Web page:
white face superimposed over a filmed background. In this sketch, Idea
Man ponders the nature of ideas – where they come from and what
they are. This is a good example of Jim’s lesser-known interest
in experimental forms of puppetry. In the interview that followed the
sketch, Jim and Jerry Juhl explained
that the puppet was actually made of white string, suspended in a black
frame about three feet high. Jim was able to animate Idea Man’s
face using gloves connected to it via invisible strings. Jerry Nelson
is also seen in the clip performing the character’s eyes (possibly
assisted by Frank Oz) using an airplane-style marionette control, which
makes sense as Jerry began his puppetry career working with marionette
legend Bill Baird.
experimental puppetry continued in the next sketch. In it three hands
listen to the radio and dance to jazz. They are soon joined by a fourth
hand that wants to listen to classical music. The channel on the radio
is changed. A battle between the hands erupts, which ends only when
the fourth hand uses a gramophone to blow away the other hands and resumes
listening to classical music. A classic Muppet ending.
discussed the Muppets’ work in commercials. A commercial for Aurora
bathroom tissue was screened. In it a tutu-clad hand frolics among rolls
of toilet paper. The commercial is so impressive and original that the
audience spontaneously applauded and Mike exclaimed “do you realize
we’re applauding commercials?!”
more sketches followed, including Jim (as Rowlf) playing charades trying
to get the show’s human guests to guess, "Look behind at
anger". In another sketch, a robot sang a few verses of “Anything
You Can Do, I Can Do Better", before being blown to pieces.
clip from the Mike Douglas show was a Muppet rendition of “Good
Loving.” Like the aforementioned “Hands” sketch, a
familiar Muppet theme is revisited - a small Muppet is bullied by larger
Muppets until he turns the tables on them at the last minute. The “Muppets”
in this case are singing feathers and the sketch is absolutely adorable.
The small feather is repeatedly kicked off stage by the larger feathers
until the smallest feather returns with a fan.
where this sketch went awry. Jerry
Nelson explained that the fan was supposed to blow the other feathers
away, but ended up taking his small feather with them, even though it
worked perfectly in rehearsal. As an ad-libbed cover, the other feathers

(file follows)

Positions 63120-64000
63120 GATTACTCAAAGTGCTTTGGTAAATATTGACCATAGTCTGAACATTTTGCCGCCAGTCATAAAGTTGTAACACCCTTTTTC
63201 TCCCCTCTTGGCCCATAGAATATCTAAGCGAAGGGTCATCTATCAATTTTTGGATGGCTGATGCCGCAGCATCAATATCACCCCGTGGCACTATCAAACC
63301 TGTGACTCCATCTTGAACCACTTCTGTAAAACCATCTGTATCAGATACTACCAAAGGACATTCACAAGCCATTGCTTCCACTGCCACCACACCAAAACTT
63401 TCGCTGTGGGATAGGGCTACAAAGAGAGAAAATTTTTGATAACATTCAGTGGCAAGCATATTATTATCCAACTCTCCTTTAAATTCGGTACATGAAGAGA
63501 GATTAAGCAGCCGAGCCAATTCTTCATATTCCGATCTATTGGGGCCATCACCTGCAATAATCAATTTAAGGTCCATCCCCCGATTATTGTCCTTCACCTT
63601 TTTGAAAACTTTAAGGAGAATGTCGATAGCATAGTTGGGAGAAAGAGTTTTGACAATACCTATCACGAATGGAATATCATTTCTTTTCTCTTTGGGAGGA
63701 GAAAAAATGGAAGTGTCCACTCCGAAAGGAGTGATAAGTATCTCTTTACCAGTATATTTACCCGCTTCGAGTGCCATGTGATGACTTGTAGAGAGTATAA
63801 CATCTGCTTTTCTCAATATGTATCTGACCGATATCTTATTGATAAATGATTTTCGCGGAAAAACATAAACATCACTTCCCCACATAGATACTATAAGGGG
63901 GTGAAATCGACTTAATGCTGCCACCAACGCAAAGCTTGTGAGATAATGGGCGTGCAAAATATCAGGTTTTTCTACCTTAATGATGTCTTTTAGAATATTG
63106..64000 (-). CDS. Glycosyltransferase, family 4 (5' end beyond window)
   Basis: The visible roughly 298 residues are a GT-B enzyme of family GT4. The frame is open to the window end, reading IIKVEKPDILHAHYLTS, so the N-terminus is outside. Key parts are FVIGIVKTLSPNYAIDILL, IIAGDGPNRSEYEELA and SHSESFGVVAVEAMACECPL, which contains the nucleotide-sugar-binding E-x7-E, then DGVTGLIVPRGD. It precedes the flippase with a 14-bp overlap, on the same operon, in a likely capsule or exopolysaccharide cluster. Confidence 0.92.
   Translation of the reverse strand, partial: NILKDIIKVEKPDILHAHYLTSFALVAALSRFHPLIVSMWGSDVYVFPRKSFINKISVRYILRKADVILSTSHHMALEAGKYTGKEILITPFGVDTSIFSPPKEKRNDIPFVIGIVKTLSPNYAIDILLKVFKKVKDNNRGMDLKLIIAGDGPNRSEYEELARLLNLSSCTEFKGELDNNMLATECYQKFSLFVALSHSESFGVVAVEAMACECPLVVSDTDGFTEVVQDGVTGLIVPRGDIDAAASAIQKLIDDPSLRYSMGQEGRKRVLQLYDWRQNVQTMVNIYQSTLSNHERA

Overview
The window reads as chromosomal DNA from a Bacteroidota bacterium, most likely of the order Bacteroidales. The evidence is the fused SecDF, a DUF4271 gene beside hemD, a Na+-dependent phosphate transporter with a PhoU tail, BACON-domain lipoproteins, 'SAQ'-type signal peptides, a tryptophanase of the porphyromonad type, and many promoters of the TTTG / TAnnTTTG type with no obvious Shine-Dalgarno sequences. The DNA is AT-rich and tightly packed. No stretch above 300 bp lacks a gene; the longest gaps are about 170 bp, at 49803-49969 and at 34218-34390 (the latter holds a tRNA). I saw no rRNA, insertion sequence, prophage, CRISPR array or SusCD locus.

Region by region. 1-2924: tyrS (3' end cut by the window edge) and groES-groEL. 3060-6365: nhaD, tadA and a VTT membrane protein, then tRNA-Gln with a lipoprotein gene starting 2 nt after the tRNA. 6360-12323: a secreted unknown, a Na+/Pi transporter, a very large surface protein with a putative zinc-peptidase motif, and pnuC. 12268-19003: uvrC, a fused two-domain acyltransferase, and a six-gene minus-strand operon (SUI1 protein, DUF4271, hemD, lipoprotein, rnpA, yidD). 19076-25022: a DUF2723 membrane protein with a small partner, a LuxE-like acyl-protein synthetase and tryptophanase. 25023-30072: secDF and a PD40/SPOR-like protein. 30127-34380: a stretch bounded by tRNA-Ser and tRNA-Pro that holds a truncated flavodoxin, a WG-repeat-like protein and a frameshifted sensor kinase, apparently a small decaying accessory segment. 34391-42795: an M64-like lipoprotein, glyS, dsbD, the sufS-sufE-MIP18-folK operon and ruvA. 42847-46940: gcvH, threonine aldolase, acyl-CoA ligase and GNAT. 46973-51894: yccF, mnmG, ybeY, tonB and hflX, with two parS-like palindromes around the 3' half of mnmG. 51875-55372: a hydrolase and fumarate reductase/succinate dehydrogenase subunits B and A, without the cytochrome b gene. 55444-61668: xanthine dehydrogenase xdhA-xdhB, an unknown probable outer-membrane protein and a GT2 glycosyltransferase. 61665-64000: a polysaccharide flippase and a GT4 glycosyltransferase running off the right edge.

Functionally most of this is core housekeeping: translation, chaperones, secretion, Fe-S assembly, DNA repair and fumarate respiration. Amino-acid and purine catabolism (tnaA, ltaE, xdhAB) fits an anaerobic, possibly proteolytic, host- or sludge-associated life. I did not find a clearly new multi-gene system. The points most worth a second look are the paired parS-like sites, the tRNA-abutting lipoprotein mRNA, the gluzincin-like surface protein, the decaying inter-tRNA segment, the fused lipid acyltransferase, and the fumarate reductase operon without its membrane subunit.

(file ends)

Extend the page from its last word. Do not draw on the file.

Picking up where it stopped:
rushed back on stage at the last minute and danced out the rest of the
song while the stunned Jerry presumably tried to figure out what went
wrong. It made for an awkward ending to the sketch, but Jerry gave the
audience a great “behind the scenes” Muppet story!
A very brief
discussion and Q&A with the panel followed the screenings. When asked
if she thought Jim knew the Muppets would become as big as they did, Jane
replied, “I think he did.” She also joked that “it wouldn’t
have gotten as big as it did if it had been up to me.”
Falk told the audience that it had been remarkably easy to catalogue the
Legacy’s collection since Jim had always kept detailed notebooks
documenting what he was doing and what he was working on. Bonnie revealed
that the Jim Henson Legacy has approximately 2,000 puppets in storage.
Although many are not in very good condition (or are “toast”
as Jerry called them) she remarked it’s an interesting “science
experiment” to go in to the archives and see which puppets and building
materials have held up over the years. She also mentioned that the original
Kermit – made in the `50s from Jim’s mother’s coat –
is still intact and safe in the archives.
that it’s amazing so much of the early Muppet material exists, though
Jim always claimed he didn’t like to think about the past he still
managed to save almost all of his work including scripts, storyboards
and puppets. I was surprised to hear Craig tell us that most of the “undiscovered”
footage the Jim Henson Legacy finds is usually discovered in old boxes
in people’s attics and garages or things the organization’s
staff find on eBay. Craig encouraged everyone to “check their garages”
just in case. He then ended the evening by donating some of the Muppet
footage that had been screened to the museum’s archives.
All in all
“Muppet Rarities” was a wonderful event that provided a rare
glimpse at some of the Muppets’ earliest work. Thankfully for those
who could not attend, a video of the entire presentation will be edited
together and made available for public viewing at both the Los Angeles
and New York branches of the museum.
information on the Museum of Television and Radio and its many activities